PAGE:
The student media organization of California State University Northridge

Daily Sundial

The student media organization of California State University Northridge

Daily Sundial

The student media organization of California State University Northridge

Daily Sundial

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Do you know the impacts of TV, video games, and movies?

Photo credit: Kristine Delicana

Violence in the media is one of the most popular topics that has been carefully researched in many longitudinal studies. In my opinion, it is a powerful learning tool and influences us, knowingly and unknowingly and for some, it might be more influential than others.

This is especially true for young children who are not old enough to know the difference between fiction and reality. Children lack maturity, such as being able to think logically and abstractly as well as the ability to understand media, according to an article on the Wall Street Journal called—The Power of Logical Thinking by Shirley S. Wang, that children typically can’t differentiate fiction vs. non-fiction until around the ages of seven and above.

Does this all really affect us? After all, we do learn from what we watch.

A statement shared on the website of Family Education Network says, “Approximately 20 to 30 percent of the school-aged population remembers what is heard; 40 percent recalls well visually the things that are seen or read; many must write or use their fingers in some manipulative way to help them remember basic facts; other people cannot internalize information or skills unless they use them in real-life activities such as actually writing a letter to learn the correct format.”

Are we born violent or does media make us violent?

Some violent media: TV shows, movies, video games, have an influence on the outcome of how we view things and choose to act. We must also remember— there has always been violence, even before we were consumed by media in our everyday lives.

According to Media Violence and the American Public: Scientific Fact vs. Media Misinformation, violence in dramas have been around since the time of “Macbeth.”

A parent must monitor what their child is watching or playing as much as possible, to assure their minors are watching age appropriate media. This type of parent guidance teaches them to see the difference between fiction and reality—and to avoid validating bad behavior.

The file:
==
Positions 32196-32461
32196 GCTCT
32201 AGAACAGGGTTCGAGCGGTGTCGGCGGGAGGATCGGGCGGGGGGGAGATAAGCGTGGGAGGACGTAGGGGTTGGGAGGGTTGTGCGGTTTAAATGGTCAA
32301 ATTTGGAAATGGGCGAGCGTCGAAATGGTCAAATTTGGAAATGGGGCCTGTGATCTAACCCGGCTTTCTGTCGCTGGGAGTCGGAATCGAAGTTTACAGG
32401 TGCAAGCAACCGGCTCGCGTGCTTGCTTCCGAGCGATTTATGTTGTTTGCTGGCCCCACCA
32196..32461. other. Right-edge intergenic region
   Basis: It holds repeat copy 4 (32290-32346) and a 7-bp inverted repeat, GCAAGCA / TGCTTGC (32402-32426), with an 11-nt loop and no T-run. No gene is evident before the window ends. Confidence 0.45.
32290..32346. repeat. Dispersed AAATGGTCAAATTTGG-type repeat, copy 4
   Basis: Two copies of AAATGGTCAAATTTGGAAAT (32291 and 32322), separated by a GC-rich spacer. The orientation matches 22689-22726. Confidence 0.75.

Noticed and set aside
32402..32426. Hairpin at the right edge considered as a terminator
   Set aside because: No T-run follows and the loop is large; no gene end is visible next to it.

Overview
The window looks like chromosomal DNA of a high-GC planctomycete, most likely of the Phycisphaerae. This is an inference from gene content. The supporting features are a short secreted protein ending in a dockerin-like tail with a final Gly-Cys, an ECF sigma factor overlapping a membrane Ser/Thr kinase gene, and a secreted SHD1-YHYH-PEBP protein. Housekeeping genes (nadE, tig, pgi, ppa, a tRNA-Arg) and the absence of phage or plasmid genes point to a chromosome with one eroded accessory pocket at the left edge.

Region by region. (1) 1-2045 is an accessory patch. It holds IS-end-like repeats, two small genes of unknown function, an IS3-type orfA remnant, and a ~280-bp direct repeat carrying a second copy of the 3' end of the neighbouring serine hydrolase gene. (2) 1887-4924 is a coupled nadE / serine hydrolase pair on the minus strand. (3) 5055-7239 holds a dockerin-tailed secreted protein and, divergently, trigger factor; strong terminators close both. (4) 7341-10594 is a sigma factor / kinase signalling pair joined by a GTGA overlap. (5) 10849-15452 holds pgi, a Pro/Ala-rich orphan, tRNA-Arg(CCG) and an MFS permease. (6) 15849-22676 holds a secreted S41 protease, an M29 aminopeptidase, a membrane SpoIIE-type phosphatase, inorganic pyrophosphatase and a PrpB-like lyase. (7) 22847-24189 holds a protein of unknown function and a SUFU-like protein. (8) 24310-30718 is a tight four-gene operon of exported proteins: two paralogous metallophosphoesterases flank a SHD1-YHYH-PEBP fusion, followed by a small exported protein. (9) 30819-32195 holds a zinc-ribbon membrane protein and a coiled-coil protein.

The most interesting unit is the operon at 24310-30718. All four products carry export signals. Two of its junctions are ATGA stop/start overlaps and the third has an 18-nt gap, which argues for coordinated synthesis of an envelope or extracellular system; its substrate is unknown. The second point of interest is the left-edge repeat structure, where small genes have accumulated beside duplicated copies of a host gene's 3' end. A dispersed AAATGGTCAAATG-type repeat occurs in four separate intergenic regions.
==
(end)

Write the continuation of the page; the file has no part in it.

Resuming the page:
The three potentially harmful effects, according to the Psychologists Study TV and Video Game Violence for Potential Harmful Effect, “Children may become less sensitive to the pain and suffering of others. Children may be more fearful of the world around them. Children may be more likely to behave in aggressive or harmful ways toward others.”

People are also more likely to develop the idea of the mean world syndrome. According to George Gerbner, mean world syndrome is the caused by the consumption of violent media—and causes you to live in fear of all dangers.

Media violence is generally most influential for people in their adolescent years. Many parents do not monitor what their children watch and play, especially video games. A parent should know what types of video games their children are playing.

For a male’s perspective, I asked my boyfriend about playing video games as a young boy, and if he believes that it made him more violent. He would often choose to be a female in fighting games or a male fighting against another male. However, he never focused on the idea of hitting women because he said females were just simply viewed as another character.

I believe that people become aggressive based on the family and environment they live in—more than the media. I say this because if children do watch violent media and model inappropriate behaviors it should be a caretakers responsibility to redirect their focus and teach them against inappropriate behaviors. If these behaviors are handled early on I believe that children would grow up to be less aggressive.

Media does have an influence on people’s lives, but it is easier to have a more negative impact if a child is lacking proper guidance from their parents.

The media focuses on the idea of violent men and minorities—with an emphasis on cholos, gangsters, soldiers, super hero’s and the glorified bad boy.

I believe it is easy to mirror negative ideas that are projected through the media when people lack positive role models in their lives.

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